She may not have been close enough to take a shot, maybe wanted to distract him, maybe not clear who was shooting at whom. She didn’t have time to review her training manual, she did what she did, and that may have saved someone’s life.

Moderator Action

We’ve gotten several GQ responses, so let’s give GD a shot for the rest of this.

Any further factual contributions are of course still welcome in this thread.

Moving thread from General Questions to Great Debates.

You know she probably didn’t have much experience with shooting people. But she probably does have a lot of experence with yelling at people and telling them to do things.

In an emergancy, which do you think is going to be her first reaction?

In the army, they put a lot of effort into teaching people to shoot people, and even then it often doesn’t work first up.

To do what she’s been repetitively trained to do. Much firearms training involves an armed suspect who isn’t actively firing. So giving a command is appropriate. Commands are not required when engaging an active shooter. But apparently she fell back on her training that involved giving commands and it cost her. She should have just fired and ended the threat.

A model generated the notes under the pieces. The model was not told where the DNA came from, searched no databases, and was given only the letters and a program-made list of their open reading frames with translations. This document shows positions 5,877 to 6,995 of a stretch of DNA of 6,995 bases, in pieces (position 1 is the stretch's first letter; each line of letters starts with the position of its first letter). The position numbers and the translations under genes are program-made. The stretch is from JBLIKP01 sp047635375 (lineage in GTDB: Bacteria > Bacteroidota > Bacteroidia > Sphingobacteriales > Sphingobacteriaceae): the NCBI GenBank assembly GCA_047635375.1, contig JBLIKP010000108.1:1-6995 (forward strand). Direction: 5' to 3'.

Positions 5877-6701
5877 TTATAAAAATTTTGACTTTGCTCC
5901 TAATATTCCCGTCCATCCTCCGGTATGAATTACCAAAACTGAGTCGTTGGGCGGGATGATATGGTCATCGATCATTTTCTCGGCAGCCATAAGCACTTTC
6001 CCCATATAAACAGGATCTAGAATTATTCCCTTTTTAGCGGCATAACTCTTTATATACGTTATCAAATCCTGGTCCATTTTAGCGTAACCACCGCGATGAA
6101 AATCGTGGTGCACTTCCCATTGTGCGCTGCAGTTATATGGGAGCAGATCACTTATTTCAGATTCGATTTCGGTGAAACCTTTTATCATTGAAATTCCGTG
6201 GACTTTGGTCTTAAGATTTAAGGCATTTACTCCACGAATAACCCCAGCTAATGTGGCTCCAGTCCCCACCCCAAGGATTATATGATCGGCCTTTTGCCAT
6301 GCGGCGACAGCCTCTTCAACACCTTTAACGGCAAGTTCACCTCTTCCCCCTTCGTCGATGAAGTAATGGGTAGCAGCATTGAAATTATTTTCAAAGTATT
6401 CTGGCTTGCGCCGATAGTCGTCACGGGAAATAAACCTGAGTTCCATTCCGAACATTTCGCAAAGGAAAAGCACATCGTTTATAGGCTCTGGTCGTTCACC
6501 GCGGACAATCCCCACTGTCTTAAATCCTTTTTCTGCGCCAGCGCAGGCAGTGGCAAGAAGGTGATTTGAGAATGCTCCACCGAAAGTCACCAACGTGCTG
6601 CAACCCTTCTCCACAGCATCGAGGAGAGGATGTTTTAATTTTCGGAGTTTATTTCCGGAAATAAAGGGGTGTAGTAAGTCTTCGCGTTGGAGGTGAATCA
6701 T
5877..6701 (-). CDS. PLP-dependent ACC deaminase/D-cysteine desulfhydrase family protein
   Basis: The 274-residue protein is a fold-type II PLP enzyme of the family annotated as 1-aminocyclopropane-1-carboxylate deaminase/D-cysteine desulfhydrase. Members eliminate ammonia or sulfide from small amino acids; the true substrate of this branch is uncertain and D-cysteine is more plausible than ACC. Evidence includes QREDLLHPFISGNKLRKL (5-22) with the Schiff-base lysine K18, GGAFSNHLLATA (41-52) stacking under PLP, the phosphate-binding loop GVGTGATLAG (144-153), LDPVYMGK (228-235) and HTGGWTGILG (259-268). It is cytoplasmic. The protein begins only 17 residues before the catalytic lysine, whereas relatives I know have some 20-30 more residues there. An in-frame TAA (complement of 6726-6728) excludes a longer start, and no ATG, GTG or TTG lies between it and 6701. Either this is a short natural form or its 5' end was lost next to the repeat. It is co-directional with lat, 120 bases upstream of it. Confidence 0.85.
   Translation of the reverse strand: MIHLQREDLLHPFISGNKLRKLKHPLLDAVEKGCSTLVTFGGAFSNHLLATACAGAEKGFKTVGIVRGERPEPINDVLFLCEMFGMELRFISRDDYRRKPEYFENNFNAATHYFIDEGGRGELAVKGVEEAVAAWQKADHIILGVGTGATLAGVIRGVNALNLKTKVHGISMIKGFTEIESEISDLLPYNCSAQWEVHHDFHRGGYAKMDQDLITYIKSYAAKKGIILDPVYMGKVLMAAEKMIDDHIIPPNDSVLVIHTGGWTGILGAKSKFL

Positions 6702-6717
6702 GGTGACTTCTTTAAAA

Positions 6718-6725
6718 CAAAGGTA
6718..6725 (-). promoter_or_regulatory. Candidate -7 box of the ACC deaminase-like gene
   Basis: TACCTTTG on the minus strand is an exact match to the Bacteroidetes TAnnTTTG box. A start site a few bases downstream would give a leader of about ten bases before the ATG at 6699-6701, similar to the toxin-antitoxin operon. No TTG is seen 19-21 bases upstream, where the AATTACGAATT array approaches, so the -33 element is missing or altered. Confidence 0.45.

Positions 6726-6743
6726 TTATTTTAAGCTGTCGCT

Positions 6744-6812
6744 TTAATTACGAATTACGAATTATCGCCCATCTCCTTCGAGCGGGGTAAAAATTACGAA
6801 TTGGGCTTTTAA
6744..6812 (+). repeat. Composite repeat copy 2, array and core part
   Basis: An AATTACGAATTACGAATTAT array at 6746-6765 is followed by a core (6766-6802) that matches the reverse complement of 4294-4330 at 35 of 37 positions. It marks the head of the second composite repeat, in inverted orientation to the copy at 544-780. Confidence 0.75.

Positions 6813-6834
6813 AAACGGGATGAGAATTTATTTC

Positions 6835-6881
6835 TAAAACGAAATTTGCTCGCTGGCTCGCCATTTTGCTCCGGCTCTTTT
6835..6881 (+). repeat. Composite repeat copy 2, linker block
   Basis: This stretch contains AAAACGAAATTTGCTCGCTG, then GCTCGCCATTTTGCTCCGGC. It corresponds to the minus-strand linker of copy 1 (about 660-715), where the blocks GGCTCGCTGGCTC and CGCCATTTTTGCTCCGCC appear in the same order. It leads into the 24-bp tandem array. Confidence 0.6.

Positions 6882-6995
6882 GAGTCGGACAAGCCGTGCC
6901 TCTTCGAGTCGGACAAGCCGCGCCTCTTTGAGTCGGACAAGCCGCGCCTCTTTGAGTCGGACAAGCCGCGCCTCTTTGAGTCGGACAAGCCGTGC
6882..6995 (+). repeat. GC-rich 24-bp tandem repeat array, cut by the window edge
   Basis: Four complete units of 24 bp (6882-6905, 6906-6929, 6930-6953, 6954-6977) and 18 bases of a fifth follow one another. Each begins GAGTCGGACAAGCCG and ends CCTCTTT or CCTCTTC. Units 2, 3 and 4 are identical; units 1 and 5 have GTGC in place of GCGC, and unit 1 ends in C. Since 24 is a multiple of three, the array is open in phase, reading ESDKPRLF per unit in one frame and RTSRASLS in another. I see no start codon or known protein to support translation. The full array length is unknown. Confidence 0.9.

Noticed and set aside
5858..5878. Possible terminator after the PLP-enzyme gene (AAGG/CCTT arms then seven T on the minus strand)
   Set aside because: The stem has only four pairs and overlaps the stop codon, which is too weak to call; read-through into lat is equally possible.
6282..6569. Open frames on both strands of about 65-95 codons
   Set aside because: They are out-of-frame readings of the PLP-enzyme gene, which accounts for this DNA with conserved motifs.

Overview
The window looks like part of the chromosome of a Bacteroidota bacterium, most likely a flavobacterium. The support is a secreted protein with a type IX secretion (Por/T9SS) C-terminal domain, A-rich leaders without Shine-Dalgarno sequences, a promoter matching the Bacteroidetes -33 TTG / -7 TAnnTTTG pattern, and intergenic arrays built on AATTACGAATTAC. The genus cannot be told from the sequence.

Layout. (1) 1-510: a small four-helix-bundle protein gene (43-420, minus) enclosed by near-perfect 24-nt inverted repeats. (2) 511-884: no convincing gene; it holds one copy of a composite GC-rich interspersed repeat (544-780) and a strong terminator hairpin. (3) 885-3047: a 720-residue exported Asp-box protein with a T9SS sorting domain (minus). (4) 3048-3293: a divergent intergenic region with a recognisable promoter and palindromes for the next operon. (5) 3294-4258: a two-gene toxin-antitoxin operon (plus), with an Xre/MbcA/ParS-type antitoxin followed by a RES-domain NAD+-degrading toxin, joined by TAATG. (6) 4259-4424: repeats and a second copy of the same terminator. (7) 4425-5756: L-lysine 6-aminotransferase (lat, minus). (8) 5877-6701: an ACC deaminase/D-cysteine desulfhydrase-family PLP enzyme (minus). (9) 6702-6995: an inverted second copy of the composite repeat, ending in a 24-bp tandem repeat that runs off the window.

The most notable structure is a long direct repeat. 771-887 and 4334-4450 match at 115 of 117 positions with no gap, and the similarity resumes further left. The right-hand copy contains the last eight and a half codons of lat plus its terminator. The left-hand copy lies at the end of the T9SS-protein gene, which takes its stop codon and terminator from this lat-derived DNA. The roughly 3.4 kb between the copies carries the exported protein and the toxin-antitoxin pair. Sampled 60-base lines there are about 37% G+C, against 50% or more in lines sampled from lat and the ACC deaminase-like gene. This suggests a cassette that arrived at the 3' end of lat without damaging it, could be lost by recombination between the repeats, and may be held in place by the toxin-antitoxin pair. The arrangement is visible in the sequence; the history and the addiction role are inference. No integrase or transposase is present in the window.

But it’s easy to be a Monday morning quarterback.

Most likely a training issue, as stated above. Where I work, the policy says an officer “should” give verbal commands “when feasible”. Its not mandated. Most training involves giving verbal commands and when the shit hits the fan, people tend to fall back on their training without any conscious thought. I train officers to act, not talk, when immediate action will save lives, including their own. Stiill, its hard to overcome initial training.

How far away was she?
Her purpose was to try to get the shooting to stop ASAP. If he drops the weapon, then the shooting is instantly over. If she fires, then she has to hit him. He has a rifle and she a handgun which is a lot harder to hit something with and you have to hit him in a place that takes him down, or hit him multiple times.
If she was close enough to be sure she could hit him multiple times she should have but I think she was probably far enough away to try the command.

The officer’s reasoning was flawed. Yelling to drop a weapon is one thing if the gunman has not attacked anyone yet. Yelling at him to drop his weapon *after *his killing spree has begun, when his legal fate is already sealed (the penalty for killing 50 people is the same as that for killing 5) is another thing. The gunman has no reason to drop his weapon once the spree’s begun. It simply drew the gunman’s attention to her, and he shot her.